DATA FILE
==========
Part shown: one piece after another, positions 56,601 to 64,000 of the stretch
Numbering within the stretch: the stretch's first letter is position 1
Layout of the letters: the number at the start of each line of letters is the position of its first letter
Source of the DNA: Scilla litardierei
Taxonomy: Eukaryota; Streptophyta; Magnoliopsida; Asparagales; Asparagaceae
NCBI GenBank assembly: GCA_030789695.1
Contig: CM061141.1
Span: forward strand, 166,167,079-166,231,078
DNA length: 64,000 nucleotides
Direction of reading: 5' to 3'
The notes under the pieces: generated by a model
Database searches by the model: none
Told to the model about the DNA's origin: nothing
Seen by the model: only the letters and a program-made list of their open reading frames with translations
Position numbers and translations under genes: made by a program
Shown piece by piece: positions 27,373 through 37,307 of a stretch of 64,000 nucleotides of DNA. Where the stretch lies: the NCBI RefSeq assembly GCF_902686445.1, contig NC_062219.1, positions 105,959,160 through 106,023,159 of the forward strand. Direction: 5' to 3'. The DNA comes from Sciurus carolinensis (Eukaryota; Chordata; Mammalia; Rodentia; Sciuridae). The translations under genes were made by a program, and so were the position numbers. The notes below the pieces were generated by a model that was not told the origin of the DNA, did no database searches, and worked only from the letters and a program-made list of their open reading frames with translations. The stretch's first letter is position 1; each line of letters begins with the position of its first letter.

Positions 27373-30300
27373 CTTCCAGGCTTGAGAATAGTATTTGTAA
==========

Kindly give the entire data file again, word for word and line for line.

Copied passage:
Part shown: one piece after another, positions 56,601 to 64,000 of the stretch
Numbering within the stretch: the stretch's first letter is position 1
Layout of the letters: the number at the start of each line of letters is the position of its first letter
Source of the DNA: Scilla litardierei
Taxonomy: Eukaryota; Streptophyta; Magnoliopsida; Asparagales; Asparagaceae
NCBI GenBank assembly: GCA_030789695.1
Contig: CM061141.1
Span: forward strand, 166,167,079-166,231,078
DNA length: 64,000 nucleotides
Direction of reading: 5' to 3'
The notes under the pieces: generated by a model
Database searches by the model: none
Told to the model about the DNA's origin: nothing
Seen by the model: only the letters and a program-made list of their open reading frames with translations
Position numbers and translations under genes: made by a program
Shown piece by piece: positions 27,373 through 37,307 of a stretch of 64,000 nucleotides of DNA. Where the stretch lies: the NCBI RefSeq assembly GCF_902686445.1, contig NC_062219.1, positions 105,959,160 through 106,023,159 of the forward strand. Direction: 5' to 3'. The DNA comes from Sciurus carolinensis (Eukaryota; Chordata; Mammalia; Rodentia; Sciuridae). The translations under genes were made by a program, and so were the position numbers. The notes below the pieces were generated by a model that was not told the origin of the DNA, did no database searches, and worked only from the letters and a program-made list of their open reading frames with translations. The stretch's first letter is position 1; each line of letters begins with the position of its first letter.

Positions 27373-30300
27373 CTTCCAGGCTTGAGAATAGTATTTGTAA